Flip chip interconnect systems are becoming increasingly popular in the electronics industry due to their low profile and high densities. During temperature cycles, the differential expansions between various assembly members of a flip chip interconnect system produce mechanical stresses that are the driving force for failures. Such failures can be a significant reliability concern.
Accelerated test methodologies for flip chip interconnect systems assess the reliability of existing interconnects and identify potential reliability concerns in future interconnect designs. Traditionally, such methodologies have relied on test methods such as temperature cycling to determine the mechanical integrity of the flip chip interconnect. However, application of such methods to new interconnect materials, geometry and processes requires characterization of basicmechanical behavior of the interconnect system.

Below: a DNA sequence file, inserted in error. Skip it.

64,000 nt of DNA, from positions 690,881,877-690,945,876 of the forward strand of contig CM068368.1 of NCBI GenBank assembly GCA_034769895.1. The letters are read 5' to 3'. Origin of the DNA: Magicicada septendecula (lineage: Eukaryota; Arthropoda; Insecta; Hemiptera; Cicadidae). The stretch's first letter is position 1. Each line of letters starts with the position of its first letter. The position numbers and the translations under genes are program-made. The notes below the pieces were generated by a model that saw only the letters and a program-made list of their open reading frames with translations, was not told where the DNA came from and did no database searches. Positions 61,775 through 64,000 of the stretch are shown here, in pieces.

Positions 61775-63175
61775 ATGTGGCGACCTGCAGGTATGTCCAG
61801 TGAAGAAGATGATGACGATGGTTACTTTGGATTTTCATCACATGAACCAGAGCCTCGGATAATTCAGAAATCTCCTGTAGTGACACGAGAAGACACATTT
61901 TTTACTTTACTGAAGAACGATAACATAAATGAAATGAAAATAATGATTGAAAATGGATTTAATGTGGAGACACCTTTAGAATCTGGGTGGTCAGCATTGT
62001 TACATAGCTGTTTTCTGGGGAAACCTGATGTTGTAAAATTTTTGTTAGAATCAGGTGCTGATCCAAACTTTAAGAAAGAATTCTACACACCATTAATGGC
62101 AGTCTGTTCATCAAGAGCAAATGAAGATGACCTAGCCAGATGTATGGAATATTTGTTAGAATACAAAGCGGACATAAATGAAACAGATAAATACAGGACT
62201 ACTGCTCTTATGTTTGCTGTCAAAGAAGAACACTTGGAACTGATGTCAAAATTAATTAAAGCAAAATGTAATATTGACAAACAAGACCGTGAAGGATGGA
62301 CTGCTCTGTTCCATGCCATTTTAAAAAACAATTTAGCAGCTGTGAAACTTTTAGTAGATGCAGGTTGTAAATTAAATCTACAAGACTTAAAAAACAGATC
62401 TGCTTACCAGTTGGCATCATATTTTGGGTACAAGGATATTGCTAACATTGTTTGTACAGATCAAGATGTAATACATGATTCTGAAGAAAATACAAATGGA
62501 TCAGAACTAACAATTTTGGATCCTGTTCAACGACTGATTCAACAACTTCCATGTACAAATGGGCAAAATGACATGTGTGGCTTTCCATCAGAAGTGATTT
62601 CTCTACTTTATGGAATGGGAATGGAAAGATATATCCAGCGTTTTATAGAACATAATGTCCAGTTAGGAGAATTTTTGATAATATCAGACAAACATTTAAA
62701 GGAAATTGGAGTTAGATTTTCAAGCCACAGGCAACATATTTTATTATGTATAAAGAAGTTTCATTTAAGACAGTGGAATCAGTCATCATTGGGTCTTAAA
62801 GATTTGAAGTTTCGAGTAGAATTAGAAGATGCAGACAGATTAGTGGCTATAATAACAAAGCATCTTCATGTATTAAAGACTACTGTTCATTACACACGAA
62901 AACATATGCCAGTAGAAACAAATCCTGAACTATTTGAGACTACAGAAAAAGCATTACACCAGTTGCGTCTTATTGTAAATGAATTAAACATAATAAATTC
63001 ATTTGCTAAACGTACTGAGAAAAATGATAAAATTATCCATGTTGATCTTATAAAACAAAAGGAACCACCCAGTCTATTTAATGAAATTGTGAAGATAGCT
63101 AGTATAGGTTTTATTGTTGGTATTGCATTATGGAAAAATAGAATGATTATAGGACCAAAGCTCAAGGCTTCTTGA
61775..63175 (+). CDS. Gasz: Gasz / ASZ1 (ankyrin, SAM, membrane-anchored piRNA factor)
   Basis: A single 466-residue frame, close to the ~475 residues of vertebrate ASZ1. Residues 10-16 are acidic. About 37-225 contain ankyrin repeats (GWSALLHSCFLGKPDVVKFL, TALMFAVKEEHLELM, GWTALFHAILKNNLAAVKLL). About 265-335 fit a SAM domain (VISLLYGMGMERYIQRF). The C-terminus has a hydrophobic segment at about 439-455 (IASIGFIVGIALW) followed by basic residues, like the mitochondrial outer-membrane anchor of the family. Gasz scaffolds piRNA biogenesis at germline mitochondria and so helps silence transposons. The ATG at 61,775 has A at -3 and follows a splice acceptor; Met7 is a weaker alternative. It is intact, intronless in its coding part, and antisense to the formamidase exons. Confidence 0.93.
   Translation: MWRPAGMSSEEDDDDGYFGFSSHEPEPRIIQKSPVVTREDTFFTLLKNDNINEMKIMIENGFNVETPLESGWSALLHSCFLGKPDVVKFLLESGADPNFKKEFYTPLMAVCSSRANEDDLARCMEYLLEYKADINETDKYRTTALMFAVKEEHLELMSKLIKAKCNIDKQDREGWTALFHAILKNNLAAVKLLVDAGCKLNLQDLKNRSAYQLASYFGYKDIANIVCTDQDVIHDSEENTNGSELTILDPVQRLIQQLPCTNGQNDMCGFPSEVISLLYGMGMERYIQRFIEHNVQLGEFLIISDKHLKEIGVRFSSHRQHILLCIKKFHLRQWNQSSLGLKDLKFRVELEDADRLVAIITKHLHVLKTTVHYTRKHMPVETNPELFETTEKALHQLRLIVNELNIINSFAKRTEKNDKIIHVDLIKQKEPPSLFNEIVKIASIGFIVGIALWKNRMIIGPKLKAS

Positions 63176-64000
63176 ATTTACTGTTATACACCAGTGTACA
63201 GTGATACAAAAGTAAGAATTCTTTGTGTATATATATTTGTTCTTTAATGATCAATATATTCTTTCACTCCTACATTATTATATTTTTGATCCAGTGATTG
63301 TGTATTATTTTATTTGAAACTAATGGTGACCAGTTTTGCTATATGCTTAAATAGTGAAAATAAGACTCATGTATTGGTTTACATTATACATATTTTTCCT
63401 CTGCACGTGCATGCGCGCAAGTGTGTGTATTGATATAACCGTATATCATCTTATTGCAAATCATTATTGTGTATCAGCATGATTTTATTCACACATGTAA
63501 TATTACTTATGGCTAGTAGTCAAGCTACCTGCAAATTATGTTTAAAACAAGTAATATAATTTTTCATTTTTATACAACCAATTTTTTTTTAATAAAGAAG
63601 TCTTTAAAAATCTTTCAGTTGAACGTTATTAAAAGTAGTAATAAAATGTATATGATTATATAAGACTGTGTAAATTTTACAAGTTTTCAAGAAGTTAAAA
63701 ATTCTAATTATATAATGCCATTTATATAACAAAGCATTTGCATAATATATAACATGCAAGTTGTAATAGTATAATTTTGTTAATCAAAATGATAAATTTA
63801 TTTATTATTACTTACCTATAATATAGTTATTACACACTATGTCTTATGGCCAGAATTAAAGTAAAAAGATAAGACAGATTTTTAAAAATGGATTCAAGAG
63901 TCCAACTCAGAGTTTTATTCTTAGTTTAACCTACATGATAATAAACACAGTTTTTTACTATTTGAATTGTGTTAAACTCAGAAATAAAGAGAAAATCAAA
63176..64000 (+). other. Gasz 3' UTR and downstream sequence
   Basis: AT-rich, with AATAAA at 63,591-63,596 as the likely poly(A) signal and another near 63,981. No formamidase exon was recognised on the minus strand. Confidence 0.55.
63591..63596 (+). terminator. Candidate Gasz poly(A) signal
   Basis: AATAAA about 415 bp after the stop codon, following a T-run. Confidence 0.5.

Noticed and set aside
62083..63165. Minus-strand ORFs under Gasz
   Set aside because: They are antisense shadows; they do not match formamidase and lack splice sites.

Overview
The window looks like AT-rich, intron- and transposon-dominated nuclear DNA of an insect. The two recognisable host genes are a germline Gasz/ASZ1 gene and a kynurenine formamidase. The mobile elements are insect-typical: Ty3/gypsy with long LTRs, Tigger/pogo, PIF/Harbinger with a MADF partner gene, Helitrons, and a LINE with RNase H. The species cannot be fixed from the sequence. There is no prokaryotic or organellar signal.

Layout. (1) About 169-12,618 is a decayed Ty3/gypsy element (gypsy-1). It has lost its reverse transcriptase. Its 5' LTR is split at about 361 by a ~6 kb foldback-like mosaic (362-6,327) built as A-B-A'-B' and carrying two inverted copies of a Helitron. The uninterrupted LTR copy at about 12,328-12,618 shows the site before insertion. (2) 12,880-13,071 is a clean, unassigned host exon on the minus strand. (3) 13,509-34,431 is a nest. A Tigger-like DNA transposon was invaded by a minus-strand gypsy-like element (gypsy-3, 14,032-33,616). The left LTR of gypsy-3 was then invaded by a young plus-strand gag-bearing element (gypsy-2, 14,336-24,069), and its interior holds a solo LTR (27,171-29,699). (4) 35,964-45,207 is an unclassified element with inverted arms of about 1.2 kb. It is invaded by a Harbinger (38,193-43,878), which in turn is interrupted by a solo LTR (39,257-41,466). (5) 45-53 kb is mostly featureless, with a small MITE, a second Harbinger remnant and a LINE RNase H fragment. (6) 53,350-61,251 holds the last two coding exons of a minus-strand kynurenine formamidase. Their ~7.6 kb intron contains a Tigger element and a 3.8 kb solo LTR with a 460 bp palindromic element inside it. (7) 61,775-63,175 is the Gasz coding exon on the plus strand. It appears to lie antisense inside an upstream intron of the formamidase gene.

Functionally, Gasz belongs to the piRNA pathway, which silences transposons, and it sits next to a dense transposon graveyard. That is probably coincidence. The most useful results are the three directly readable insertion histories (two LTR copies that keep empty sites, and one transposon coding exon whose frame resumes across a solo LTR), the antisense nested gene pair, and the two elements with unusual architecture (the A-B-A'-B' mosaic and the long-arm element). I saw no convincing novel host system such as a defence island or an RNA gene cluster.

In this work, the feasibility of using a micromechanical test methodology for flip chip applications is examined. 90PbSn solders is used as an example. The data obtained from such flip chip solder interconnects is validated using a damage integral methodology. The measured data is shown to adequately describe published thermal stress profiles and thermal fatigue life data measured using solder joints of the same composition. Finally, some considerations in the application of micromechanical measurements to determination of acceleration factors and development of accelerated test methods are discussed.